Jumping on a horse, tying myself with ropes to a thing called paraglide, milking a cow while standing in the cow dung up to my ankle, wearing playful miniskirts with rubber boots, accentuating my cleavage with womanly dresses, listening to all the stories he had to tell about the thousand and one things he did, talking myself without stopping about the thousand and one things I did , not challenging him with my concerns I had, confronting him with questions he feared most, complimenting him on everything, not even looking at him, writing passionate blog posts, taking planes way to often, disappearing for a while - nothing really worked to impress this superman enough. It think somewhere in the beginning I already got to understand that this was a clinical case but as many women do in the clinical cases – I had decided to take up the challenge.
One fine evening I was cooking for him. I had opted for eggplants. There is something terribly sensual about that vegetable. The deep purple color of its skin intrigues you, flash of a fried eggplant soaks in so much oil while cooking that its flavor becomes seductively rich and complex, leaving you content but at the same time dying for more. Pair it with some oil and garlic and the result will be a luxurious dish that would spoil even the most spoiled person. There is also some oriental Scheherazade feel to eggplant which I probably got from sampling various dishes created from eggplant when traveling in Turkey or Morocco: I think eggplant and I think narrating stories for one thousand and one nights, giving food and making the sultan loose his mind. Hm, lets see if this rough man could resist my mood of seduction, - I thought as I stood on my kitchen and pictured myself as a goddess-like Aishwarya Rai from the "Mistress of Spices". Too bad my hear was not that long and black, the waistline was not that delicate and I wore jeans on instead of a see-through silk and gold saree but I did not care much that very evening.
Speaking of spices though… on my recent trip to Morocco I did pay a very productive visit to a local spice shop. Interestingly enough, spice shops in Morocco are jokingly referred as Berber pharmacy. Well, "Berber" because everything is Berber in Morocco when sold to tourists as this immediately makes goods eligible for a premium. And as for "pharmacy"… the things is these shops offer remedies for almost any disease or sorrow: colorful powders useful against magic, fragrant rose perfumes for attracting love, flower mixtures and roots for beauty, argana oil for everything and spices for creating delicious meals that could easily make a man yours forever… A few hours in the spice shop resulted in my kitchen cupboards getting stocked up with the aromas of freshly ground cinnamon, cardamon, cumin, nutmeg, red chili, ginger, Ras el hanout (literally head of the shop, or special blend of most popular spices) and saffron threads. Back to my cooking though: I made an inventory of the ingredients I was about to throw in the sauté pan and realized that according to yogic and ayurveda diet traditions I was about to cause a volcano emission. Eggplants are reputed as most powerful aphrodisiac giving energy to a woman, garlic and onion are said to improve blood circulation and sexual performance of a man, cardamon appears to boosts appetite (all kinds of it), ginger is believed to boost life energy and fertility, while cinnamon enhances sensuality, saffron is said to boost stamina and sexual desire as well as create happy feelings, and coriander is responsible for providing overall vitality. A dangerous armory of aphrodisiacs!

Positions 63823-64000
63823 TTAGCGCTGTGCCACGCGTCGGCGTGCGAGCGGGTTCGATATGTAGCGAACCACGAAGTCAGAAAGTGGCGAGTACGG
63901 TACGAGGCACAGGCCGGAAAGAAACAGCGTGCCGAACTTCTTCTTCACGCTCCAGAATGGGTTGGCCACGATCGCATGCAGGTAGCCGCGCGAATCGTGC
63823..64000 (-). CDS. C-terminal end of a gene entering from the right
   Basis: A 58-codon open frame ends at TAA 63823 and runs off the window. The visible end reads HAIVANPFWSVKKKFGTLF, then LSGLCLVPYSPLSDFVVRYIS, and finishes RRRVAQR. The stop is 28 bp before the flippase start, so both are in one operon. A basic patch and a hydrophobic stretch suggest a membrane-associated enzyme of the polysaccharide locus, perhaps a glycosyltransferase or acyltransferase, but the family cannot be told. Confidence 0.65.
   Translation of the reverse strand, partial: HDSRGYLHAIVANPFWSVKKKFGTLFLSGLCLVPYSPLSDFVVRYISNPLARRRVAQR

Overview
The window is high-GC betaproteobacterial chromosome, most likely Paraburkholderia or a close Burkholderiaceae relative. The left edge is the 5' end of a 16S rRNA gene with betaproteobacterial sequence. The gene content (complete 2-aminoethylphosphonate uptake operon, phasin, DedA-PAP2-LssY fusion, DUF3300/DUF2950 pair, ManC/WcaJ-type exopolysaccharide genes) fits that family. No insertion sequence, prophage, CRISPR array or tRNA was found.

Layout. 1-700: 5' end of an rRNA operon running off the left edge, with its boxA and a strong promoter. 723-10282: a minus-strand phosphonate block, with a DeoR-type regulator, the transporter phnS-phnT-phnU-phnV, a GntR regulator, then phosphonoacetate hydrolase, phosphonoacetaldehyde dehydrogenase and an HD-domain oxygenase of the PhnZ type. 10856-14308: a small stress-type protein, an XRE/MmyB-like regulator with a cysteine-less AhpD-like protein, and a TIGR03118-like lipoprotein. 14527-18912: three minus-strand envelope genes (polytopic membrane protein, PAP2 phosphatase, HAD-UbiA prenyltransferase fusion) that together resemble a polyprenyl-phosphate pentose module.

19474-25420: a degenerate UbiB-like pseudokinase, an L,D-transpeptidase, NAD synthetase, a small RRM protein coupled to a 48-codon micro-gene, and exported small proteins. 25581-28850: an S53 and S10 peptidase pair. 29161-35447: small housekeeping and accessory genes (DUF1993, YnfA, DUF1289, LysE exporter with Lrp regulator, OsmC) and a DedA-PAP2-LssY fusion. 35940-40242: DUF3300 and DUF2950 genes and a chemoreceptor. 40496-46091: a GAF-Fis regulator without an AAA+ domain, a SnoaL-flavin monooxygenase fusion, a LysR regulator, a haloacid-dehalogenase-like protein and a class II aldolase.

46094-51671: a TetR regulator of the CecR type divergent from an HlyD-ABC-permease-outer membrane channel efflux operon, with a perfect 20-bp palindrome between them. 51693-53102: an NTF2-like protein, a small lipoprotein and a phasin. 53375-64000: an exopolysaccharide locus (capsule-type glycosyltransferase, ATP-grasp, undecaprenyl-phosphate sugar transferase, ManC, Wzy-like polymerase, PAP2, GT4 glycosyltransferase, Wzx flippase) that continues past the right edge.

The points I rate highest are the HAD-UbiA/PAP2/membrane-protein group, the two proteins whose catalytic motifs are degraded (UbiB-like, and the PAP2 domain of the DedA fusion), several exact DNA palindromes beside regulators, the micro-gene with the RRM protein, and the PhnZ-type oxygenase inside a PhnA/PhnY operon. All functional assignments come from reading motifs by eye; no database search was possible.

I served the dinner in the living room with a low table and cushions thrown on the floor, to the melting candles, to the soothing sound of Arabic and Portuguese blend of the lounge music. The eggplants came on the large plates with flat bread to be eaten with hands .. eggplants have to eaten with hands when you feel a genuine unity with what you are eating and let the primal instincts in you thrive. I was watching the guy as he was trying to keep cool and not paying attention to the stage decorations I had set up and the performance about to envelop. We kept eating, talking, talking more, having strong and intoxicating coffee a la Turka, talking, kissing, not hearing the music any more and only sensing each other… Later on as he was sitting on the bed and contemplating the experience of the past hours he said, "It was unbelievably delicious!". Eggplant? Me? Portuguese whispers? Berber magic? Serendipitous position of the stars in the sky on that evening? I will never find out but I don't care as far as I keep the recipe...for the challenging cases to come.
Eggplant Curry Recipe
200 g eggplant
2 small garlic cloves, crashed with a handle of a chief's knife
1 red onion, sliced into half-circles
1 red paprika, cut into 2-3 sm long sticks
1 carrot, sliced
2 large tomatoes, sliced into half-circles
6 tbsp extra-virgin olive oil (you may cut the oil a bit, but I prefer eggplants rather oily)
¼ tsp ground paprika
¼ tsp ground cumin
¼ tsp ground cinnamon
¼ tsp ground cardamom
few threads of saffron
2 tbsp fresh coriander, finely chopped
sea salt to taste
- Soak eggplant: Cut eggplant into the cubes with a side of 1.5 sm and place the cubes in the salted water – this way they will turn out juicier without absorbing enormous amount of oil when cooked.
- Get it cooking: Put 3 tbsp olive oil on a preheat sauté pan and add crashed garlic and chopped onion. Cook on the medium flame until golden brown shaking vigorously now and then. Add carrots, paprika, soaked eggplant and 3 tbsp olive oil to the sauté pan, stir and fry uncovered on the medium flame for 5 minutes. Then add tomatoes, the ground spices and salt and leave it simmering under the lid for 10 more minutes.
- Final touch: Sprinkle with fresh coriander and serve with plain rice or flat bread. Consider yourself warned!